When Your Parents Teach Sex Ed
- It’s just Jason in the studio today as Jennie is on vacation. Asher Smith joins his father for a younger energy to be brought into the podcast. At 24 years old, Asher has been with his partner, Brittany, for 7 years and they have attended 3 or 4 of his parents Shades of Intimacy Bootcamps. It’s a generational, family-based, sexual intimacy podcast today.
- Jason is curious if Asher feels that the Bootcamps are relatable to someone of his age. Asher shares that the principles taught, translate across in any relationship, in any interaction you have with another person. With the amount of growth that the father-son relationship has experienced, that is so much passed a parental one, and with Asher being so open to it, he is not bothered that his parents are the ones leading him in the experience.
- Because of his closeness and his experience with attending the boot camps, Asher is able to offer Jason criticism that is respectful, but helpful in how he delivers information during the sessions. The feedback that can be trusted comes from a genuine space, that can help him to improve. With Asher attending the Advanced Workshops where most couples that attend have a mean level of success across the core, are mostly all married and have just hit a wall in their sexual intimacy, how does that make a young kid feel? Asher remarks that although he is young, he has been in a committed relationship for most of his core level of development and maturity. He feels he can relate mostly at the same level as the other couples.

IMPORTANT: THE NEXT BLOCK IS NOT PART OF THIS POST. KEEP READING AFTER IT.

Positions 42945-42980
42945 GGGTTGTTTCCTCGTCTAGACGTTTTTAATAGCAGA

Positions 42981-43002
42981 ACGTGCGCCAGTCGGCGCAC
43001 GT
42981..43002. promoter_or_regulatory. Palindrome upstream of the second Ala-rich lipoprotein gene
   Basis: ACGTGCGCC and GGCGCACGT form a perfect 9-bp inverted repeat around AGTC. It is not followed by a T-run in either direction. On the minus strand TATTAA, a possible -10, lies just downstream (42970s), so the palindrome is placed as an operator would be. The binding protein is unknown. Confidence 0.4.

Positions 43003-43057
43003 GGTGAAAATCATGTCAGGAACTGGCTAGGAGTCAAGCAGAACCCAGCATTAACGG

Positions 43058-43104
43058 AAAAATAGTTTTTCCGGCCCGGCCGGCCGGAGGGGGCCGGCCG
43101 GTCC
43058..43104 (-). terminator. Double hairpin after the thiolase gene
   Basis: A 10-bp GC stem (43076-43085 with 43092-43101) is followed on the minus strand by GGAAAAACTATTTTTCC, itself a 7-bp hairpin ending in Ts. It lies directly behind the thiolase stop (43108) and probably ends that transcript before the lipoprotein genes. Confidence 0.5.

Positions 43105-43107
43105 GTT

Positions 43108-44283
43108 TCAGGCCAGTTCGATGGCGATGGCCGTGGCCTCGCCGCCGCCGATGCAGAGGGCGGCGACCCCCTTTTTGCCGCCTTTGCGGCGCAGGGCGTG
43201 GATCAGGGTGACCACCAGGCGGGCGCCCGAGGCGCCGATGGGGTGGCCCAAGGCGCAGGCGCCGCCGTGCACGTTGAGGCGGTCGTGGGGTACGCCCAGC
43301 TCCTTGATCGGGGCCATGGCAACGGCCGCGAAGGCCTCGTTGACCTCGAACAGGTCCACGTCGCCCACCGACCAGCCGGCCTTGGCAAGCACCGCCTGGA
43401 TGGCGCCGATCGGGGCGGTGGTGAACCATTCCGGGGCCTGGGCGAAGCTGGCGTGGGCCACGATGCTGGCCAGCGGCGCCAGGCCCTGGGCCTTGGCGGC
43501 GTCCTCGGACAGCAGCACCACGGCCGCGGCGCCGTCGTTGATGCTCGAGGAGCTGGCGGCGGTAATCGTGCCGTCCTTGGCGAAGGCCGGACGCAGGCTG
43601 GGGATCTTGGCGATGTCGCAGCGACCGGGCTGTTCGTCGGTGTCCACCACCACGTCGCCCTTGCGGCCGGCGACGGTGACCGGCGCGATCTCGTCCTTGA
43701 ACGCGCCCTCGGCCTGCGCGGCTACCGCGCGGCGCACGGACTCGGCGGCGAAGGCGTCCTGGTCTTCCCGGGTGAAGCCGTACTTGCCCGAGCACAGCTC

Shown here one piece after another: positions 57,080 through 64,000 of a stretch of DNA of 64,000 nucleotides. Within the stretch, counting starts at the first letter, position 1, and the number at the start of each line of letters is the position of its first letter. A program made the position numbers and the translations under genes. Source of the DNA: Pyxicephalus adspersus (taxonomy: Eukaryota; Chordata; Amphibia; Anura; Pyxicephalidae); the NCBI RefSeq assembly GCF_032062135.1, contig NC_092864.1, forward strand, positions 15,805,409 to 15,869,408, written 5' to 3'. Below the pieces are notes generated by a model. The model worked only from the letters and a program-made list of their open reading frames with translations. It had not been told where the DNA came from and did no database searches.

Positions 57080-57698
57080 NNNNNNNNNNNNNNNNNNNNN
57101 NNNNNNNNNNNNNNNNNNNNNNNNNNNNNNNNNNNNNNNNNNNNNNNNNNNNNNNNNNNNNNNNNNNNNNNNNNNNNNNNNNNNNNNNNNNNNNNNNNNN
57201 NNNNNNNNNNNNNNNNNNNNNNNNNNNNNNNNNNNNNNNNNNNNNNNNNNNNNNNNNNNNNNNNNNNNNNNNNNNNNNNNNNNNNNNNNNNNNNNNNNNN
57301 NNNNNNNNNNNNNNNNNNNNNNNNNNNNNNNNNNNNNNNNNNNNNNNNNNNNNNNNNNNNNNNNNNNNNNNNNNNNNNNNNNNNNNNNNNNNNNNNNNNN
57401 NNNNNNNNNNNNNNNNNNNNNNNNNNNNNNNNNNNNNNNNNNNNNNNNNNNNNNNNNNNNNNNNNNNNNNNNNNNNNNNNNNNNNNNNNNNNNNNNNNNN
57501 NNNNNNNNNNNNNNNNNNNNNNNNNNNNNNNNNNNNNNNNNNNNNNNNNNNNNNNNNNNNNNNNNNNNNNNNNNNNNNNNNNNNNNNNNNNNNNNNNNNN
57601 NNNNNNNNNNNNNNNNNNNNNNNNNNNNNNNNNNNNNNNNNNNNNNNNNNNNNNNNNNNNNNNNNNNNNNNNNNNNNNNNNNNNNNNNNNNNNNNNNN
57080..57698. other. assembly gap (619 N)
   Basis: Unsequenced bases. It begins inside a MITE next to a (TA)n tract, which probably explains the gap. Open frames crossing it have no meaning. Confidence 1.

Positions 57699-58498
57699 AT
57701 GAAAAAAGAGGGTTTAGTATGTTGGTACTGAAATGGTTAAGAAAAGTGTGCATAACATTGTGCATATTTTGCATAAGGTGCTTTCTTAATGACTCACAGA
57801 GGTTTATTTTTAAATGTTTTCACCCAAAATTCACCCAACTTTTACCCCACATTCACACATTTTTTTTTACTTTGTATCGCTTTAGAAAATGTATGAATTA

- Tapping into the part of himself that is most vulnerable, by speaking in front of people, Asher learned that he has the ability to interact with people in the setting of the Boot Camps. He just surrenders and doesn’t think about it when taking part in “Sacred Theater.”
- “Sacred Theater,” is about learning lessons and is purposefully difficult. Following very long days during boot camp, 10+ hours a day, 3 days in a row, Jason gives the participants the opportunity to take on what they have learned and put on a performance for everyone else in the workshop. Although it sounds terrifying, when you’re in it, the fear activates the experiences into a version of a public offering, about 3-5 minutes in length.